FDA dispels myth about animal worm drug as COVID cure
The drug can be highly toxic―even fatal―in humans.
CINCINNATI (WXIX) - The Food and Drug Administration says it has received multiple reports of patients hospitalized after taking ivermectin, an anti-parasite drug commonly used in horses, to treat or prevent COVID-19.
“You are not a horse,” the FDA tweeted on Saturday. “You are not a cow. Seriously, y’all. Stop it.”
The FDA has not approved ivermectin either for treating or preventing COVID-19 in humans. It’s not an anti-viral drug.
A form of ivermectin is FDA-approved in humans for two specific conditions caused by parasitic worms. It is available by prescription.
The other form of ivermectin is used in animals to treat heartworm and parasites. It’s safe only when prescribed for animals and can be highly toxic―even fatal―in humans, according to the FDA.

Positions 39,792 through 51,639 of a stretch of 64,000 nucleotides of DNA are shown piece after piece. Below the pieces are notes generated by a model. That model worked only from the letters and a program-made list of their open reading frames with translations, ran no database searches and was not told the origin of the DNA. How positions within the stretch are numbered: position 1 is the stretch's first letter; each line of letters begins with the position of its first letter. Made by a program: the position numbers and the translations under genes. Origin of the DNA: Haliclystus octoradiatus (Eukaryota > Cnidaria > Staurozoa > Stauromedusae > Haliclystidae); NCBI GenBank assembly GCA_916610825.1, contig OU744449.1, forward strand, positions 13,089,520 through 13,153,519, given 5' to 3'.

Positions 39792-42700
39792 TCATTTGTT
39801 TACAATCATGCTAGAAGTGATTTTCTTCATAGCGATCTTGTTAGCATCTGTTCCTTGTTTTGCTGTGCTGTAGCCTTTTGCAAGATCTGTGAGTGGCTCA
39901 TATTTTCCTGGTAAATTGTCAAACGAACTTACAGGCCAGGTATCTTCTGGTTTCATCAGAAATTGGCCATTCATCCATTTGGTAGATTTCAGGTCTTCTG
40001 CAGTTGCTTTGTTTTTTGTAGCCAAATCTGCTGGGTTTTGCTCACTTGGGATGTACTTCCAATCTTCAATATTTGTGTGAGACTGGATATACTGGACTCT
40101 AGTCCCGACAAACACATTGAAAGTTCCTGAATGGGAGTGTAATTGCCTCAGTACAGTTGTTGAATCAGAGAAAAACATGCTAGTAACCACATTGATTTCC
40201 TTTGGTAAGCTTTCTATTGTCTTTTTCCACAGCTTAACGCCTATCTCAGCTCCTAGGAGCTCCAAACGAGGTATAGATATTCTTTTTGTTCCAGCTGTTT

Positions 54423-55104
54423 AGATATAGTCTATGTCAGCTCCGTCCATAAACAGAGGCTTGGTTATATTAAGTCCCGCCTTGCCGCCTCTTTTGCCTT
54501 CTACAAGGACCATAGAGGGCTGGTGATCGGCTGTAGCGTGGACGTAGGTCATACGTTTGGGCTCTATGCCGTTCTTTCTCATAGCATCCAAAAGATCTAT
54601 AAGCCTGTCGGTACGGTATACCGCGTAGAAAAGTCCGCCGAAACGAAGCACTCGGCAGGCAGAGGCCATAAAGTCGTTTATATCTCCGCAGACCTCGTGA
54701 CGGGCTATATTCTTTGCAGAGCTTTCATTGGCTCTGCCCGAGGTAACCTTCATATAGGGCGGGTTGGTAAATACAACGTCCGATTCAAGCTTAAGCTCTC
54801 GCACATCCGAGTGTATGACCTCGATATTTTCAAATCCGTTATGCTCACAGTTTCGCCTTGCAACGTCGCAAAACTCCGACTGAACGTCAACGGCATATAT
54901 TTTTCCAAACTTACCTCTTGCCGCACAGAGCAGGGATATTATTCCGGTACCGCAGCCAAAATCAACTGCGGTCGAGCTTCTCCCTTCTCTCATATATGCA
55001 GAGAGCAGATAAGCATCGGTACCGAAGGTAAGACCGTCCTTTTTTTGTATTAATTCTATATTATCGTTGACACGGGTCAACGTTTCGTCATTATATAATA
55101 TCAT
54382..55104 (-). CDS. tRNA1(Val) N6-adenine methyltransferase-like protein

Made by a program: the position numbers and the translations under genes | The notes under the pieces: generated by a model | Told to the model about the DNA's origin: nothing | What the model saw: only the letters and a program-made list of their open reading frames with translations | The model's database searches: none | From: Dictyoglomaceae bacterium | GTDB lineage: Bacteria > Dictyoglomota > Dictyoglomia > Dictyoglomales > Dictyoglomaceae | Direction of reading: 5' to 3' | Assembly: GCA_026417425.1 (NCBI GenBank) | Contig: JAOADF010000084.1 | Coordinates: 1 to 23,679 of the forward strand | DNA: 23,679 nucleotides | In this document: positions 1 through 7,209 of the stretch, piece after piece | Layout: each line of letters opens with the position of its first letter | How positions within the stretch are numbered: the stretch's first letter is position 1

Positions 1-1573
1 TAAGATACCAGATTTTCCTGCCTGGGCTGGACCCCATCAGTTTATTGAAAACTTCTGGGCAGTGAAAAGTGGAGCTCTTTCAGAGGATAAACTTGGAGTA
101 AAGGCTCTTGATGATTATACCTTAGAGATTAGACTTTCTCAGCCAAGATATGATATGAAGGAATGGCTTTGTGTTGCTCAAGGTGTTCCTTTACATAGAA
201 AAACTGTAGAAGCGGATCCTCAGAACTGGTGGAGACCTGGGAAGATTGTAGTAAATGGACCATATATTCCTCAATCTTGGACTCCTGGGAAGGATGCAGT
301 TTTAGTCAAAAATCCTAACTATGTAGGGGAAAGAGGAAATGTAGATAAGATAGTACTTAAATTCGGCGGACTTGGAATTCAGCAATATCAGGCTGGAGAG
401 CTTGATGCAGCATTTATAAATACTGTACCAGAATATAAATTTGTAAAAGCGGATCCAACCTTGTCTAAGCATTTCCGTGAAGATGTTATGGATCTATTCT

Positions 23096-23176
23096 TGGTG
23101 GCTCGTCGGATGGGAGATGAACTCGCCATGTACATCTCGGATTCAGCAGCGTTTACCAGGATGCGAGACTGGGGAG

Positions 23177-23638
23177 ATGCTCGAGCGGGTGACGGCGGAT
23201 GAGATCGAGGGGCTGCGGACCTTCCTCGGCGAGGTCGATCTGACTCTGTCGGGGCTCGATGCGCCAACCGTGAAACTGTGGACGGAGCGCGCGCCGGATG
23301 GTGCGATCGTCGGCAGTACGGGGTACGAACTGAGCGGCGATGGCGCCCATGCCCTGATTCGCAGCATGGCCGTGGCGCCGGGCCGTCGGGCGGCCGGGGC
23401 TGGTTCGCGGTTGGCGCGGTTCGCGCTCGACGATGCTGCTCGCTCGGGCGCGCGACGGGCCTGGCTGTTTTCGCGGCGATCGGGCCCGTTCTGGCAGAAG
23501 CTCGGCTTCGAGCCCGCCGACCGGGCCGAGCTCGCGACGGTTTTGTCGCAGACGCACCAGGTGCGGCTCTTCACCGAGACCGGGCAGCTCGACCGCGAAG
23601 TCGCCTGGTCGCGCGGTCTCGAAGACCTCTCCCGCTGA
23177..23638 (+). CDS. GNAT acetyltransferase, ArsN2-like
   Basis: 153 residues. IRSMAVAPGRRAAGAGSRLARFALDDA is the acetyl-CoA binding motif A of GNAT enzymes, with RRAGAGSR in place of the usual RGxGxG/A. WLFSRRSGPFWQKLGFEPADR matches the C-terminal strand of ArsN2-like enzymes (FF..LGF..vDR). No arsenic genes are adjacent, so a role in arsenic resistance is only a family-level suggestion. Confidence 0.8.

>> FAQ: COVID-19 and ivermectin intended for animals
“There’s a lot of misinformation around, and you may have heard that it’s okay to take large doses of ivermectin,” an FDA spokesperson said. “That is wrong.”
Ivermectin overdoses lead to nausea, vomiting, low blood pressure, allergic reactions, dizziness, balance problems, seizures, coma and even death, the FDA says.
It can also interact with other medications like blood-thinners.
“Moreover, FDA reviews drugs not just for safety and effectiveness of the active ingredients, but also for the inactive ingredients,” the spokesperson said. “Many inactive ingredients found in animal products aren’t evaluated for use in people. Or they are included in much greater quantity than those used in people. In some cases, we don’t know how those inactive ingredients will affect how ivermectin is absorbed in the human body.”
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